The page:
20.109 | Fall 2007 | Undergraduate

Laboratory Fundamentals in Biological Engineering


For many of you this will be the first time in a research lab and for others it will not, but it is our goal to make this class a useful and fun introduction to experiments and techniques in biological engineering. There is not time enough to show you everything you’ll need to know if you go on to do research, but after taking this class you should feel confident and familiar with some fundamental experimental approaches and lab protocols. You will develop good habits at the bench, ones that will increase the likelihood of success in your work and ensure the health and safety of you and those around you. By the end of the semester, you should also be aware of good scientific practice, having had some experience with report writing, notebook keeping and publicly presenting your data. All of us involved in teaching 20.109 hope you will find it a satisfying challenge and an exciting experience that has lasting value.

Course Meeting Times

Lectures: 2 sessions / week, 1 hour / session

Labs: 2 sessions / week, 4 hours / session

How 20.109 Varies from Term to Term

20.109 is offered twice per year in the fall and spring semesters, with rotating instructor responsibilities. Reflecting the instructors’ specific expertise and the evolving biological engineering field, the topics covered will change over time. The fall term focus, led by Natalie Kuldell, reflects her molecular genetics, microbiology, and synthetic biology expertise. The spring term focus reflects Agi Stachowiak’s biomaterial and tissue engineering background.

Layout of the Class: Labs and Assignments

You will perform three series of experiments (called ‘modules’) over the course of the semester. The modules differ in length and in the ways you will be assessed. The experiments and major assignments are:

1 Genome engineering Portfolio
2 Expression engineering Written report
3 Biomaterials engineering Oral presentation plus written text

You will be working as pairs throughout the semester, but you will submit individual lab reports and give individual oral presentations.

In addition to the module assignments listed above, there are several other forms of required coursework.

Journal Club

Each student will give an oral presentation on a paper associated with either Module 1 or Module 2.

Daily Lab Quizzes

These are intended to refresh your memory about the experiment you are performing. They will not be hard and should take no more than 5 minutes at the beginning of lab. [These quizzes are not provided in this OCW site .]

Homework Assignments

These will vary considerably in content and points associated with each assignment. You may be asked to perform a calculation, draw a conclusion, and/or make a figure using the data you have collected. The homeworks can be found in the “for next time” section of each lab day. You can work with your lab partner, friends and teaching assistants on these assignments but you will hand in individual assignments.

Laboratory Notebooks

You will record your data on the white pages of a bound notebook. The yellow, duplicate pages will be collected and evaluated by the teaching assistants. Be sure you follow the guidelines for lab notebooks. Late work will be penalized 1/3 of a letter grade for each day late and will not be accepted after a week.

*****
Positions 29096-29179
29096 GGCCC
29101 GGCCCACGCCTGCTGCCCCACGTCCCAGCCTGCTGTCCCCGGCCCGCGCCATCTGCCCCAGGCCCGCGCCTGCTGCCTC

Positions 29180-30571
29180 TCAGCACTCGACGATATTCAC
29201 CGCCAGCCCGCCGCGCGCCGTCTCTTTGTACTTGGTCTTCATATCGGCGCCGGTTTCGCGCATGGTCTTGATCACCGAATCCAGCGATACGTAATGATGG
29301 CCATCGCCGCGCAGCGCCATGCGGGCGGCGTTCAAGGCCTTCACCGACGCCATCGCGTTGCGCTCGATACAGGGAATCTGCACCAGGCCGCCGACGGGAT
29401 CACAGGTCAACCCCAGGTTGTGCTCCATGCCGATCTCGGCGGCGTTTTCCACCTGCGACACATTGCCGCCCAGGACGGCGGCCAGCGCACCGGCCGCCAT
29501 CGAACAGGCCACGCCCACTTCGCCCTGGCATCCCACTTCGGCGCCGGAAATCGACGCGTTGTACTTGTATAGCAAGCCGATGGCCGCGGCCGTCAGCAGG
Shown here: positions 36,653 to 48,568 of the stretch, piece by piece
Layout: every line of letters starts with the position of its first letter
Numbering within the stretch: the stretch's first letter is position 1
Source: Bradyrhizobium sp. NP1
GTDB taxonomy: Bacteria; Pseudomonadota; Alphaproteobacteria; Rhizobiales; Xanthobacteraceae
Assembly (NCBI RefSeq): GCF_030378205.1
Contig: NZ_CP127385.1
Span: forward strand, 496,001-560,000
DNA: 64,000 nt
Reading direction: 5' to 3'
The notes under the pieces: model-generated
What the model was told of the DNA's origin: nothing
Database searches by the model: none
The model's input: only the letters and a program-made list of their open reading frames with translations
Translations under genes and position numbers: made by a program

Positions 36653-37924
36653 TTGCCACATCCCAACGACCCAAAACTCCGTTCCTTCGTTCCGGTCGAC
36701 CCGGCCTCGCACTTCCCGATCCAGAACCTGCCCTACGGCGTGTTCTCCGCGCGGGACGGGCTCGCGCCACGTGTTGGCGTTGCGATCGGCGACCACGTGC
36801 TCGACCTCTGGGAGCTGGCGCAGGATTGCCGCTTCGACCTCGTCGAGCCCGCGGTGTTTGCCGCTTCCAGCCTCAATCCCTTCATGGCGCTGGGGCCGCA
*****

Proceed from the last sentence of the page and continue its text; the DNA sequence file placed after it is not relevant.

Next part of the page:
OpenWetWare Wiki

Since 20.109 is a lab class, we think the students, TAs and instructors would benefit from having a shared space in which to discuss experimental protocols and results. By putting all course materials on the 20.109 (Fall 2007) OpenWetWare Wiki , they can be updated and improved instantly by everyone (not just the instructors).

More about OpenWetWare use in 20.109

Lab Attendance

Lab attendance is mandatory and there are no make-up labs. A family crisis or severe illness requiring attention from the infirmary and prohibiting you from all your coursework are acceptable reasons for missing lab and every effort will be made to accommodate you in these exceptional circumstances.


Genome engineering assignment 25%
Expression engineering assignment 25%
Biomaterial engineering assignment 20%
Journal club oral presentation 10%
Daily lab quizzes 5%
Homework 10%
Laboratory notebooks 5%


Each class session in the following calendar actually consists of a 1 hour lecture and a 4 hour lab.

1   Orientation  
Module 1: Genome engineering
2 1 Start-up genome engineering  
3 2 Agarose gel electrophoresis  
4 3 DNA ligation and bacterial transformation  
5 4 Examine candidate clones  
6 5


Lecture on oral presentations

7 6 Western analysis  
8 7

Probe western

Lecture on environmental health and safety

First draft of genome engineering portfolio parts 1, 2, and 4 only is due before you arrive in lab
9 8 Oral presentations First draft of genome engineering portfolio part 3 only is due before you arrive in lab
Module 2: Expression engineering
10 1 siRNA design and start-up in cell culture  
11 2 Transfection  
12 3 Luciferase assays and RNA prep  
13 4

Journal article discussion

Lecture on written reports and scientific writing

14 5 cDNA synthesis and microarray  
15 6 Microarray data analysis  
16 7 Lecture on high throughput technologies; no lab First draft of expression engineering report is due by 5 PM on the day you meet for lab
17 8 Oral presentations  
Module 3: Biomaterials engineering
18 1 Growth of phage materials  
19 2 Phage nanowires  
20 3 TEM  
21 4 Phage by design, part 1  
22 5 Phage by design, part 2  
23 6 ECD assembly  
24 7 Oral presentations  
25 8 End of term celebration  
Learning Resource Types
Lecture Notes
Presentation Assignments
Written Assignments with Examples